At Hipcycle.com, shoppers can browse over 600 products by category (housewares, furniture, jewelry, etc.) or by material (bike parts, e-waste, railroad parts, etc.) One of Sell’s favorite products is a bowl made from bike chains. Other popular items include wine bottle glassware, as well as products crafted from vintage housing materials, like reclaimed wood picture frames. Coke fans enjoy their Coca-Cola juice glass set and Coca-Cola bottle rings.
Sell stresses that the concept of upcycling seems new, but has really been around for generations.“My grandmother, who grew up during the Depression, would re-use everything. Then it was economic rather than environmentally driven. But now it’s about keeping stuff out of the landfills and raising awareness about our planet.”
5. Upcycled Around Town (upcycledaroundtown.com)
The owner of Upcycled Around Town, remembers exactly when the idea came to her. A few years ago, while Bhairvee Shavdia was living in New York City, a snowstorm hit that prevented the sanitation department from picking up trash for a few days. Watching the trash bags pile up on the sidewalk was a sobering reminder of how much garbage is produced every day. “I thought, ‘Wow, I can’t believe there’s this much stuff being thrown out,’” says Shavdia. “In spite of recycling efforts, a lot is still ending up in landfills.” The experience inspired her to explore what she could do to bring awareness to the concept of reuse.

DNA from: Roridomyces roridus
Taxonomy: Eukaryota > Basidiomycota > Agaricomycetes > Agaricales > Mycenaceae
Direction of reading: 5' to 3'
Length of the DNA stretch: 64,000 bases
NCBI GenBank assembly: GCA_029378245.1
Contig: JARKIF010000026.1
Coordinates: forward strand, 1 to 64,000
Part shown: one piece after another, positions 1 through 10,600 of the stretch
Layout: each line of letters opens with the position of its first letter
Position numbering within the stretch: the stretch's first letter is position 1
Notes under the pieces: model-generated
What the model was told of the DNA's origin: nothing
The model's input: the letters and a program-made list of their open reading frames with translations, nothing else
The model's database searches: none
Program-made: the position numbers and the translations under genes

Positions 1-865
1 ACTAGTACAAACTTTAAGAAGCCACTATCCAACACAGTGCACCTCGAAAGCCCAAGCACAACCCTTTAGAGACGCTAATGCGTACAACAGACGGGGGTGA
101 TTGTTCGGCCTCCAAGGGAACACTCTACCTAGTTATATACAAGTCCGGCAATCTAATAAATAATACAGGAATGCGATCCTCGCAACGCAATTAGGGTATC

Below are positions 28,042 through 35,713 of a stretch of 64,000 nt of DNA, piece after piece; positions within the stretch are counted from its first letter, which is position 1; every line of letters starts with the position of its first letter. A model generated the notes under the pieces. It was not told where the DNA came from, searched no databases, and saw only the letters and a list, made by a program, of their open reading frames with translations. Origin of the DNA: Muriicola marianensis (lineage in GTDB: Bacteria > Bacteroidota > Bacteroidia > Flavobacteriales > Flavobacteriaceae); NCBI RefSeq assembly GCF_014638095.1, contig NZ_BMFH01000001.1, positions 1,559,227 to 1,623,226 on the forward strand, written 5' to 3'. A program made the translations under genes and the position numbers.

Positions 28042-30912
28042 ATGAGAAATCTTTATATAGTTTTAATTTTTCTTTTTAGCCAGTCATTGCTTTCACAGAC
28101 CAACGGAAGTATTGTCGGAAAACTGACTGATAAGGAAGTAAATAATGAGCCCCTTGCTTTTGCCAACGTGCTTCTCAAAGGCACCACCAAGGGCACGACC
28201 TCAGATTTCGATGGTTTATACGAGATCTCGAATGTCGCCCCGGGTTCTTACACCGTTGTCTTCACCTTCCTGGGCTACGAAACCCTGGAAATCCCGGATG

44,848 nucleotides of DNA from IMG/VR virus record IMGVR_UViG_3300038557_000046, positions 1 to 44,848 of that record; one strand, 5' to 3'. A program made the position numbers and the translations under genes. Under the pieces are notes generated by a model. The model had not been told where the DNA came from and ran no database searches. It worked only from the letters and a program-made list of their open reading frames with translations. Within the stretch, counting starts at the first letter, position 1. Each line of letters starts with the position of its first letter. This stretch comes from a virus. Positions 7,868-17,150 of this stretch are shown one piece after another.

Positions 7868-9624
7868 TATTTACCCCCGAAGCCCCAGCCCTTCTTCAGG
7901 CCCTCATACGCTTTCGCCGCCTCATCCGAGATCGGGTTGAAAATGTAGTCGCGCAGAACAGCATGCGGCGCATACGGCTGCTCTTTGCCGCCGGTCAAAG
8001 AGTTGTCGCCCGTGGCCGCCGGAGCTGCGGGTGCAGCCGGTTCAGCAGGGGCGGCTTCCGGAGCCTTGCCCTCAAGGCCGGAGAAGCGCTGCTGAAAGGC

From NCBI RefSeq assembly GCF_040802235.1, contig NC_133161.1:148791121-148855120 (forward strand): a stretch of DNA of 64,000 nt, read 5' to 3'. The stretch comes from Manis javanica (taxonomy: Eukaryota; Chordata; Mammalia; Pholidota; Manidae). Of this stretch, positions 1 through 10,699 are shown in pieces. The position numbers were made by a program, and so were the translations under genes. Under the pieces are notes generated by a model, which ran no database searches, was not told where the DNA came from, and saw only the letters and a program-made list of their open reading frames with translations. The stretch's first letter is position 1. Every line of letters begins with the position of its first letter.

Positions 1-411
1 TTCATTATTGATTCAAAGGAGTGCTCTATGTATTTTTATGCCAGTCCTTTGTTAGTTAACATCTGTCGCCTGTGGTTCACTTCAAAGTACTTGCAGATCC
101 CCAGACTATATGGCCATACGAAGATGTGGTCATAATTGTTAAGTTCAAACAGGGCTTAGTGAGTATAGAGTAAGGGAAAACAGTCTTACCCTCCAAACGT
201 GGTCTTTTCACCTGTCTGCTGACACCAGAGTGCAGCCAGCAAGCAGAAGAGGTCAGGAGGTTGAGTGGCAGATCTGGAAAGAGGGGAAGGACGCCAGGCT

After searching out vendors that created products from discarded materials, she launched Upcycled Around Town in 2011 with co-owner Manish Desai. Soon, vendors were coming to her, eager to sell their wares through the site after finding a dearth of outlets for their products. Now based in southern California, UpcycledAroundTown.com features around 500 items, with a focus on housewares, bags, and accessories. Popular items include custom-made coin rings and wall clocks constructed from bicycle chain rings and vinyl records.
As she runs her business, Shavdia enjoys using the portfolios and laptop cases made from vinyl billboard signs. But above all, for this entrepreneur, Upcycled Around Town is an outlet for using her skills to make the world a better place. “My goal is to get people to see what they have in a new light,” she says. “Just because I don’t need something any more doesn’t mean I can’t reuse it.”